Neglected Heroes: Leadership and War in the Early Medieval Period

Neglected Heroes: Leadership and War in the Early Medieval Period

Neglected Heroes: Leadership and War in the Early Medieval Period

Neglected Heroes: Leadership and War in the Early Medieval Period


Contrary to prevalent military historical thinking, the early medieval general was not an ignorant warrior chieftain, but an able, astute, intelligent, and often very cunning commander. Through the use of contemporary literature, art, and archaeological evidence, this study argues that these generals could and did effectively exercise command control before, during, and after battle. Using the examples of a dozen or so leaders and drawing upon over 60 battles, this study brings to light the genius and the adaptability of medieval generals.


Many Westerners look at the Middle Ages as poor, brutish, nasty and short, that was
not the universal opinion of those who experienced it.
M. T. Clanchy

Contrary to prevalent thinking, the early Medieval Western warrior chieftain was not simply the biggest, meanest, most cunning member of his economically/politically powerful ruling class. Such a person as described above would need little in the way of tactical expertise, psychological awareness (certainly not recognized in the pretwentieth century), or manipulative charismatic appeal to fight his way to the top of the dog eat dog structure of the Dark Ages/Medieval power pyramid. The brutishness Clanchy refers to brings to mind the archetypal Viking warrior, mindlessly smashing his way through his rivals to victory, riches, and rulership. Tactics? The character described above could not make use of a "plan," much less act in concert with his fellow warriors. Many historians agree, noting the orderly, confined hazel-field battles of the Viking sagas where tactics were unnecessary as the two forces rushed at each other and hacked away with abandon, and the survivors would then nurse their wounds and later drink to their fallen enemies.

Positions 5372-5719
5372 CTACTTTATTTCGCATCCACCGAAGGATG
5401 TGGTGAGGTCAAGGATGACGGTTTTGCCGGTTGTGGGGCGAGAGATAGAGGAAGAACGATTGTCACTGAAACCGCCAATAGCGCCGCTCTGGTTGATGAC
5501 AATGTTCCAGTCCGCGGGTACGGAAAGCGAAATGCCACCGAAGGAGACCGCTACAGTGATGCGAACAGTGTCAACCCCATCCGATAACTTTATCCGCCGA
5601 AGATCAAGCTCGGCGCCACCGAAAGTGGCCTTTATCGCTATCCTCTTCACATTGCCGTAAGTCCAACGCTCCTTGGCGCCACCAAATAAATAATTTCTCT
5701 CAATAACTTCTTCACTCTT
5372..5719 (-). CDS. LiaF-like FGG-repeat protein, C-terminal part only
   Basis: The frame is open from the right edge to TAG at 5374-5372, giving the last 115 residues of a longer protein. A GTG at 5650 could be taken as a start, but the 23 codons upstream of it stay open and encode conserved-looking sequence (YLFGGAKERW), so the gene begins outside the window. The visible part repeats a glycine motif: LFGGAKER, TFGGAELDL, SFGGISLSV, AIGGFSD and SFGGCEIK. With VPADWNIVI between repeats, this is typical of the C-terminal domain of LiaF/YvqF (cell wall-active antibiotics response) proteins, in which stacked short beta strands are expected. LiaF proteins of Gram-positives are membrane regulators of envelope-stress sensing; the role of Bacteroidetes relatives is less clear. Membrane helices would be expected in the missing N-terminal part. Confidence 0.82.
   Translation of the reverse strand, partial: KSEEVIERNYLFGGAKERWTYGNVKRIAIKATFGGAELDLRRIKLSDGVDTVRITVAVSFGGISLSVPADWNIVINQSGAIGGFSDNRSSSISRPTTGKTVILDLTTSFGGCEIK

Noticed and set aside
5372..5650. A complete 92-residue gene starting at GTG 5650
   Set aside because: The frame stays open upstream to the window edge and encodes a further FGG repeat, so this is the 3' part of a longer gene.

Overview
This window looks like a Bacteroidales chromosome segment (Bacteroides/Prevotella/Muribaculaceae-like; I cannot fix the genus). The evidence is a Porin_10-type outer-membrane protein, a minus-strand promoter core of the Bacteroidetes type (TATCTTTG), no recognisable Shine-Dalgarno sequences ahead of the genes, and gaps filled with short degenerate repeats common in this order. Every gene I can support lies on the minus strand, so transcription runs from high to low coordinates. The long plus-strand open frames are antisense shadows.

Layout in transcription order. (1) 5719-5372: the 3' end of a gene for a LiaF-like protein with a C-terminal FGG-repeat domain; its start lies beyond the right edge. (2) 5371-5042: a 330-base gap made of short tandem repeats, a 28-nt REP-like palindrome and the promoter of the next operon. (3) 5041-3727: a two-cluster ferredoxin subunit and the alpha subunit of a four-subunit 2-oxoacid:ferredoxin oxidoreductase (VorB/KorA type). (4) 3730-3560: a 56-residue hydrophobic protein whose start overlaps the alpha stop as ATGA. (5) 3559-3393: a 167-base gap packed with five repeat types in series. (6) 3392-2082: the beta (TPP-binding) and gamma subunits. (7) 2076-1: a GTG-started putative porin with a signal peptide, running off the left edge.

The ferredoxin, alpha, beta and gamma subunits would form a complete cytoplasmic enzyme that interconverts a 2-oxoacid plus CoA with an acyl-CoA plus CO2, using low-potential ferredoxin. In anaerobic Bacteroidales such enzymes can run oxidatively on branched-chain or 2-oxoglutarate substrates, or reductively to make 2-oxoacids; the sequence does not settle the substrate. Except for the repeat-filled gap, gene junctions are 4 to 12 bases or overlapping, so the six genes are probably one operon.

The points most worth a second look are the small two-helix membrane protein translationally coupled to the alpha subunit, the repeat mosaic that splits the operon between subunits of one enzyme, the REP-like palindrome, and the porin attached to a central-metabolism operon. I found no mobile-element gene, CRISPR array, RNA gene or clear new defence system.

Such meetings undoubtedly occurred, but they were very small in number compared with the many conventionally fought battles and were last referred to in the late tenth century. Also, anyone reading about the exploits of Harald Hardrada, for example, cannot help but note his tactical expertise--here was a true giant of his age--as he constantly relied on his intelligence and leadership abilities rather than simply his brute strength.

Our present-day conception of early Medieval leadership has not taken sufficient account of the psychological and philosophical tendencies inherent in the early Medieval warrior class as represented in the art and literature of the fifth through thirteenth centuries. For some warriors and their leaders, this period marks the emergence of a new spiritual orientation, mythical in its concept, fanatical in . . .

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